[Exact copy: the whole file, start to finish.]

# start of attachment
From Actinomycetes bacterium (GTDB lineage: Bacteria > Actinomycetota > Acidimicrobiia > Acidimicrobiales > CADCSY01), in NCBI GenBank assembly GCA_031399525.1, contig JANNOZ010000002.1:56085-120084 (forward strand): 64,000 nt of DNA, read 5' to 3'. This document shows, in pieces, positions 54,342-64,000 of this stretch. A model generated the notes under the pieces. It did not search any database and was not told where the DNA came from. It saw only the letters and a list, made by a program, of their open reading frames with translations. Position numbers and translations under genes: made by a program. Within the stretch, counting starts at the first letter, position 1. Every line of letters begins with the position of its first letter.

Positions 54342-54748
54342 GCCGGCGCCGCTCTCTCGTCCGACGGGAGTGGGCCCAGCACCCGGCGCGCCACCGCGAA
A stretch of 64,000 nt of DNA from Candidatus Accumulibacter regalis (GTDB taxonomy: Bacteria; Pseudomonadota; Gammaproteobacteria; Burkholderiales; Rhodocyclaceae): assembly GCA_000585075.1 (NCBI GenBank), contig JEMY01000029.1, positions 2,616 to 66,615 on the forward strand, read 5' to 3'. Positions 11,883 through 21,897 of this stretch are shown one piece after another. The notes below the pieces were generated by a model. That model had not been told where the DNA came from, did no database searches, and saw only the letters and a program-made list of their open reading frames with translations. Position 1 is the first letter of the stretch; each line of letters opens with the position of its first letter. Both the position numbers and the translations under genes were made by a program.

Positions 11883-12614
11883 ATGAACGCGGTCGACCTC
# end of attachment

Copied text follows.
From Actinomycetes bacterium (GTDB lineage: Bacteria > Actinomycetota > Acidimicrobiia > Acidimicrobiales > CADCSY01), in NCBI GenBank assembly GCA_031399525.1, contig JANNOZ010000002.1:56085-120084 (forward strand): 64,000 nt of DNA, read 5' to 3'. This document shows, in pieces, positions 54,342-64,000 of this stretch. A model generated the notes under the pieces. It did not search any database and was not told where the DNA came from. It saw only the letters and a list, made by a program, of their open reading frames with translations. Position numbers and translations under genes: made by a program. Within the stretch, counting starts at the first letter, position 1. Every line of letters begins with the position of its first letter.

Positions 54342-54748
54342 GCCGGCGCCGCTCTCTCGTCCGACGGGAGTGGGCCCAGCACCCGGCGCGCCACCGCGAA
A stretch of 64,000 nt of DNA from Candidatus Accumulibacter regalis (GTDB taxonomy: Bacteria; Pseudomonadota; Gammaproteobacteria; Burkholderiales; Rhodocyclaceae): assembly GCA_000585075.1 (NCBI GenBank), contig JEMY01000029.1, positions 2,616 to 66,615 on the forward strand, read 5' to 3'. Positions 11,883 through 21,897 of this stretch are shown one piece after another. The notes below the pieces were generated by a model. That model had not been told where the DNA came from, did no database searches, and saw only the letters and a program-made list of their open reading frames with translations. Position 1 is the first letter of the stretch; each line of letters opens with the position of its first letter. Both the position numbers and the translations under genes were made by a program.

Positions 11883-12614
11883 ATGAACGCGGTCGACCTC